GERALD runs and organises the annual Ely Horticultural Show. The event has become a fixture in the Ely calendar and is always well attended. The event, now in its 84th year, attracts thousands of visitors to the Paradise Centre, and provides a colourful spectacle and some wonderful photographs of giant vegetables and beautiful flowers during the course of the weekend. But like all such events it takes a massive amount of organisation and Gerald, who is secretary of the horticultural society, works incredibly hard for months in advance to make sure the green-fingered efforts of the community are rewarded and recognised.
GEOFF Griggs is a true stalwart of the Soham community. Someone who cares passionately about the people and the fabric of the place where he lives. As a keen fund-raiser and president of the town’s rotary club he represents Soham with pride, but he also keeps a watchful eye on anyone who seeks to bring about change without firstly consulting and considering local people’s wishes.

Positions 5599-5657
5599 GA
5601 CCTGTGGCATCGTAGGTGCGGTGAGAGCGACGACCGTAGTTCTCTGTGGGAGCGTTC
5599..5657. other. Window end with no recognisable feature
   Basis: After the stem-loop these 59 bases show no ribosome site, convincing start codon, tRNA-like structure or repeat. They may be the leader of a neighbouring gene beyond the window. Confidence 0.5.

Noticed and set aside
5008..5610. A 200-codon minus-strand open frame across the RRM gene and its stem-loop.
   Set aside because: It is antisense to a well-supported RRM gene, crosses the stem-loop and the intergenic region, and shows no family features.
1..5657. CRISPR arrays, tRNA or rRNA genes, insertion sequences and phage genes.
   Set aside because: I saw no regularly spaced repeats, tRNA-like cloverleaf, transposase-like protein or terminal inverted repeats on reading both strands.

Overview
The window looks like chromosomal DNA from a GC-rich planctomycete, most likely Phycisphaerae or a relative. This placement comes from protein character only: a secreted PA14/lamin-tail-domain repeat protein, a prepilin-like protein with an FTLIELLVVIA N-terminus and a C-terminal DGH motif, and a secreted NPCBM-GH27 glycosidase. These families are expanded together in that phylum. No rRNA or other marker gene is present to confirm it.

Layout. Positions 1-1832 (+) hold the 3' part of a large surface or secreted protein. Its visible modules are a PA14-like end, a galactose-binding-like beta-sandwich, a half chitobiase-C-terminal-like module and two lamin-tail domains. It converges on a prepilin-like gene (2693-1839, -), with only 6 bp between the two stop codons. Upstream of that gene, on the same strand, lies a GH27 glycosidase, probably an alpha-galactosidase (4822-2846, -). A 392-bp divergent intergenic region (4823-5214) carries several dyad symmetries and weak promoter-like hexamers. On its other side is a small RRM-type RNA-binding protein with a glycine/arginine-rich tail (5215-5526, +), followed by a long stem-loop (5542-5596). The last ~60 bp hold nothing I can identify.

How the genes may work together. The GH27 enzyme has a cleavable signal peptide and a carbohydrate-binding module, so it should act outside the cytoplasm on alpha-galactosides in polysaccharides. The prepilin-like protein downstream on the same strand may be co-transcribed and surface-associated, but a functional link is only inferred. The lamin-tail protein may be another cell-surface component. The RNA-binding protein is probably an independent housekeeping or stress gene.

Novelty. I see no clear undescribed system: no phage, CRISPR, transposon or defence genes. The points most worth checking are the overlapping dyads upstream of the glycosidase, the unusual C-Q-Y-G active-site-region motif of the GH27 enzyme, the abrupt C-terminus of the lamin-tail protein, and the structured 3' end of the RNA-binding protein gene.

PEOPLE have often asked me over the years about the famous people I have interviewed, and although I have one or two funny stories I am always keen to point out that the people who have impressed and intrigued me the most have been the unassuming, ‘ordinary’ folk who do extraordinary things. Teresa Lloyd is one of those people. Unassuming, but determined and tenacious and prepared to stand up and be counted. Teresa is a 46-year-old mother-of-three who has MS. She is determined to undergo a radical surgical procedure being pioneered by an Italian doctor, but it is unavailable on the NHS and so she is having to fund the treatment herself and raise awareness about the benefits with the might of the NHS bearing down on her. I wish her well. I know she is exhausted, but she continues to fight for her right to choose what happens to her body and the right of others to have enough information to make informed choices.